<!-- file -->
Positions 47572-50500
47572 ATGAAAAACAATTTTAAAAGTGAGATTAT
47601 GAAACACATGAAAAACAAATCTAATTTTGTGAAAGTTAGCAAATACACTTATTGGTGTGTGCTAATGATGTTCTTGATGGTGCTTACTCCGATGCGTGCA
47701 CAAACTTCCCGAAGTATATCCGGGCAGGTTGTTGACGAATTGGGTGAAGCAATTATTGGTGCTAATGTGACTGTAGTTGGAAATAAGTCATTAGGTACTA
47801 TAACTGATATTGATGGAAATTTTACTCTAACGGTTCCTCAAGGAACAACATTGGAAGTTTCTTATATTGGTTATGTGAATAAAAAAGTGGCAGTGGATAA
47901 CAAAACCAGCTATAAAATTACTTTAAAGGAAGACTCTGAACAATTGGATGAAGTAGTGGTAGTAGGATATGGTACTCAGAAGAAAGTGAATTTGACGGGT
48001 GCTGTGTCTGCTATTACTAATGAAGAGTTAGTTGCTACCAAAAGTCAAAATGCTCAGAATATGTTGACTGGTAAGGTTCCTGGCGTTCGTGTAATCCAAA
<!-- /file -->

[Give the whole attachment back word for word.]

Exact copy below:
Positions 47572-50500
47572 ATGAAAAACAATTTTAAAAGTGAGATTAT
47601 GAAACACATGAAAAACAAATCTAATTTTGTGAAAGTTAGCAAATACACTTATTGGTGTGTGCTAATGATGTTCTTGATGGTGCTTACTCCGATGCGTGCA
47701 CAAACTTCCCGAAGTATATCCGGGCAGGTTGTTGACGAATTGGGTGAAGCAATTATTGGTGCTAATGTGACTGTAGTTGGAAATAAGTCATTAGGTACTA
47801 TAACTGATATTGATGGAAATTTTACTCTAACGGTTCCTCAAGGAACAACATTGGAAGTTTCTTATATTGGTTATGTGAATAAAAAAGTGGCAGTGGATAA
47901 CAAAACCAGCTATAAAATTACTTTAAAGGAAGACTCTGAACAATTGGATGAAGTAGTGGTAGTAGGATATGGTACTCAGAAGAAAGTGAATTTGACGGGT
48001 GCTGTGTCTGCTATTACTAATGAAGAGTTAGTTGCTACCAAAAGTCAAAATGCTCAGAATATGTTGACTGGTAAGGTTCCTGGCGTTCGTGTAATCCAAA